Beginning in 2020, COVID-19 produced shock-shifts that were felt across the globe, not least at the level of the local neighborhood. Some of these shifts have called into question the role of physical places for face-to-face gatherings, including those used by LGBTQ+ people. Such open questions are a key concern for a book on gayborhoods, so this chapter engages in three analytic tasks to provide preliminary reflections on how pandemics problematize places. While acknowledging a range of threats and challenges that the pandemic poses to the future of LGBTQ+ spaces, this chapter focuses on the potential opportunities and unexpected benefits that COVID-19 can create, running counter to more pessimistic predictions that abound in popular discourse. First, the chapter contextualizes how the COVID-19 pandemic is reminiscent of the HIV/AIDS pandemic, allowing the gayborhood to be uniquely equipped to respond with grassroots activism, particularly in the face of government inaction or apathy. Second, the chapter explores trends that can ensure the future vitality of LGBTQ+ spaces, including (i) the potential of mutual aid networks, (ii) the power of institutional anchors in LGBTQ+ placemaking efforts, (iii) urban changes related to homesteading and population shifts, (iv) innovations in the interior design of physical spaces, and (v) opportunities to enhance social connections through augmented virtual engagements. Far from signaling the death knell of LGBTQ+ spaces, these trends demonstrate the enduring appeal provided by neighborhoods and communities. Third, the cognitive schemas of lockdowns, re-closeting, and digitalscapes are identified as unique expressions of the shifting spatialities of sexuality in post-pandemic urban space. The chapter concludes by arguing that place will still matter for LGBTQ+ people in a post-COVID-19 era, albeit with altered meanings and material expressions. The socio-spatial consequences of the novel coronavirus will be a confluence of positive and negative developments, and while some will be reversed as soon as an effective vaccine is found, others will linger indelibly in bodies and the built environment for years to come.
A tale of three villages: Contested discourses of place-making in central Philadelphia
As the acceptance of queer identities has proceeded in fits and starts over the last few decades, the question has been raised, is it still necessary to have dedicated queer spaces? City dwellers often reason that with supposed improvements in safety and social mixing, the “gay ghettos” that form a transitional stage in neighborhood revitalization should now become common areas. Yet the capitalist logic that drives this thinking often trades the physical threat of exclusion or violence for an existential one, jeopardizing a distinctive culture that remains valuable in the self-realization process of local queer citizens. This is visible not only in changing demographics, but also in the production of discourse across multiple levels; language and semiotics help to constitute neighborhoods, but also to conceptualize them.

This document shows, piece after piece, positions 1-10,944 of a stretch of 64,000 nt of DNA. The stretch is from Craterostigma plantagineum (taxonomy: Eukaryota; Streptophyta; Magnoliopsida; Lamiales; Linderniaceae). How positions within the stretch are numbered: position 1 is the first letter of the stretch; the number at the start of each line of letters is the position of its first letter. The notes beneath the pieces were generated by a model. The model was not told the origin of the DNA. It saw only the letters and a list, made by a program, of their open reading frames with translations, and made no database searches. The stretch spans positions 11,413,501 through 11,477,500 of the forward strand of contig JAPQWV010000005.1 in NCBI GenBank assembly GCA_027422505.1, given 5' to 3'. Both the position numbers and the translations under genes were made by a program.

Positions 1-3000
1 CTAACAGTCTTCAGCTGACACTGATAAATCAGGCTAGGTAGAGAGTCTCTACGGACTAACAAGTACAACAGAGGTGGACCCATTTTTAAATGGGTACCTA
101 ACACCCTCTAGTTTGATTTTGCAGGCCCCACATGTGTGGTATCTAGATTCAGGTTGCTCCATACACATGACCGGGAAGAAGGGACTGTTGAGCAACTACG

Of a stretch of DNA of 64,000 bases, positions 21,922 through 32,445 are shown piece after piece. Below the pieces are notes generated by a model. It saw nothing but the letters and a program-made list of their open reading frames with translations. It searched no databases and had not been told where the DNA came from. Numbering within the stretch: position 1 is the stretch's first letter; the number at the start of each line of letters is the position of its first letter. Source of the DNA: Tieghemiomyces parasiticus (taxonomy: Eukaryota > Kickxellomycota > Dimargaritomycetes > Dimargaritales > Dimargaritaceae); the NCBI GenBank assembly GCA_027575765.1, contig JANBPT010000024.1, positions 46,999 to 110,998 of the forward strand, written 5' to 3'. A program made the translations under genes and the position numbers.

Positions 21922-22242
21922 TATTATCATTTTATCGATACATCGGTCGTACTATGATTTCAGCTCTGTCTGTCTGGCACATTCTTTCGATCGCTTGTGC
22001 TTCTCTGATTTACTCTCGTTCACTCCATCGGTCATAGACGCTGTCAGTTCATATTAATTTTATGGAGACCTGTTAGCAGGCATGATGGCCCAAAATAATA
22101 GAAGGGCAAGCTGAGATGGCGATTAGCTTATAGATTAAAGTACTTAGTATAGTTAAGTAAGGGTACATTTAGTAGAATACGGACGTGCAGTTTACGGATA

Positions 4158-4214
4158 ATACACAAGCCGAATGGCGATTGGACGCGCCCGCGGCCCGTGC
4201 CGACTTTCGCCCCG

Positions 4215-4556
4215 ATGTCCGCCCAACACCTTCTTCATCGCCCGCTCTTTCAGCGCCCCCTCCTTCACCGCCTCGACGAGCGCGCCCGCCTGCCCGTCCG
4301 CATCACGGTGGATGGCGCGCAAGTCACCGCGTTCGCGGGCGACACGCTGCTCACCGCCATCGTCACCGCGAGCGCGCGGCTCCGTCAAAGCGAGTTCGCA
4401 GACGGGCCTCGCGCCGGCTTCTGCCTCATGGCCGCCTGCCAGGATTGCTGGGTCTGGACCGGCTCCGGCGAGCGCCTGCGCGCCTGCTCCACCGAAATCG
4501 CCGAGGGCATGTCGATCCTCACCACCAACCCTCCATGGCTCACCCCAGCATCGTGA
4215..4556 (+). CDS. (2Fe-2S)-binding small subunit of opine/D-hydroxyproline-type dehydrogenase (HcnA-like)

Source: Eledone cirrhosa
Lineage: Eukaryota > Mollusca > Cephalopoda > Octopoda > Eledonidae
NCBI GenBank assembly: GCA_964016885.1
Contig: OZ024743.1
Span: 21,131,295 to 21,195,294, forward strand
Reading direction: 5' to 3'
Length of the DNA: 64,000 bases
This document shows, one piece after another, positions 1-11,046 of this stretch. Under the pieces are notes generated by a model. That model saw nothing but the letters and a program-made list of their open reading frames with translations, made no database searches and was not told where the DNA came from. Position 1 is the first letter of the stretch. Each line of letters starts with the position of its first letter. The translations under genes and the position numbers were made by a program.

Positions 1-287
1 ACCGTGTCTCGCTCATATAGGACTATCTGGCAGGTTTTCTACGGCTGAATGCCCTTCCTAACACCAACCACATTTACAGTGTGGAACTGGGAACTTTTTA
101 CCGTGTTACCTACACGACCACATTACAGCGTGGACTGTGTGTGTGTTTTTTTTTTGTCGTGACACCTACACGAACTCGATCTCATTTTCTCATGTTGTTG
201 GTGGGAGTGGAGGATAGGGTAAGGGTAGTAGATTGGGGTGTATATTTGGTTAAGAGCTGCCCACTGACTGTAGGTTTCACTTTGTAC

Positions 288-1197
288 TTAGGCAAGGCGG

This chapter examines how public signs and artifacts reify and sustain three competing narratives of a single central Philadelphia neighborhood in flux: the traditionally queer “Gayborhood” that developed shortly after World War II, the officially designated “Washington Square West,” and the realtor-coined, recently gentrifying “Midtown Village.” I argue that it the naming and describing of these spaces, and how their associated discourses are reflected by their contents, continues to play a role in the ongoing struggle for queer acceptance. Combining observational data of multimodal public texts (storefronts, flyers, street signs, etc.) and critical discourse analysis within the linguistic/semiotic landscapes paradigm, I present a critique of the presumed inevitability of queer erasure here. This is supplemented with a comparison of grassroots, bottom-up and official, top-down documents in various media (maps, brochures, websites, social media, etc.) that perpetuate the different discourses. Ultimately, a change in urban scenery and how a neighborhood is envisioned only masks the fact that spaces of queer expression, marked by their eroding distinctiveness rather than their deviance, are still needed.
Breaking Down Segregation:
Shifting Geographies of Male Same-Sex Households within Desegregating Cities
From 2000 to 2010, the segregation of male same-sex couples from different-sex couples declined in almost all of the nation’s largest cities. This trend towards a more even distribution of male same-sex couples across city neighborhoods calls into question the demographic future of gay neighborhoods. However, it is unclear how exactly male same-sex couples are spatially reorganizing within desegregating cities. Multiple processes could be driving declining segregation, including declining shares of same-sex households within gay neighborhoods, the emergence of gay neighborhoods in new parts of the city, and/or a general dispersal of same-sex couples to almost all neighborhoods. Moreover, it is unclear what characteristics – like urbanicity, housing values, or racial/ethnic composition – define neighborhoods that have gained (or lost) same-sex partners. This chapter uses data from the 2000 and 2010 Decennial Censuses to investigate neighborhood-level changes within desegregating cities. The small number of increasingly-segregated cities are also explored. Results indicate that increasing representation of male same-sex households across most neighborhoods and an expanding number of gay neighborhoods are important contributors to the trend of declining segregation. In contrast, the loss of gay neighborhoods from a city was fairly uncommon – most neighborhoods that obtained large concentrations of same-sex partners tended to keep those concentrations over time. Finally, the same residential expansion of same-sex households that occurred within desegregating cities did not occur in cities that experienced increasing segregation. These results have important implications for the spatial organization of same-sex households into the future. The chapter concludes with a discussion and critique of census data for the continued study of the geography and segregation of same-sex partners.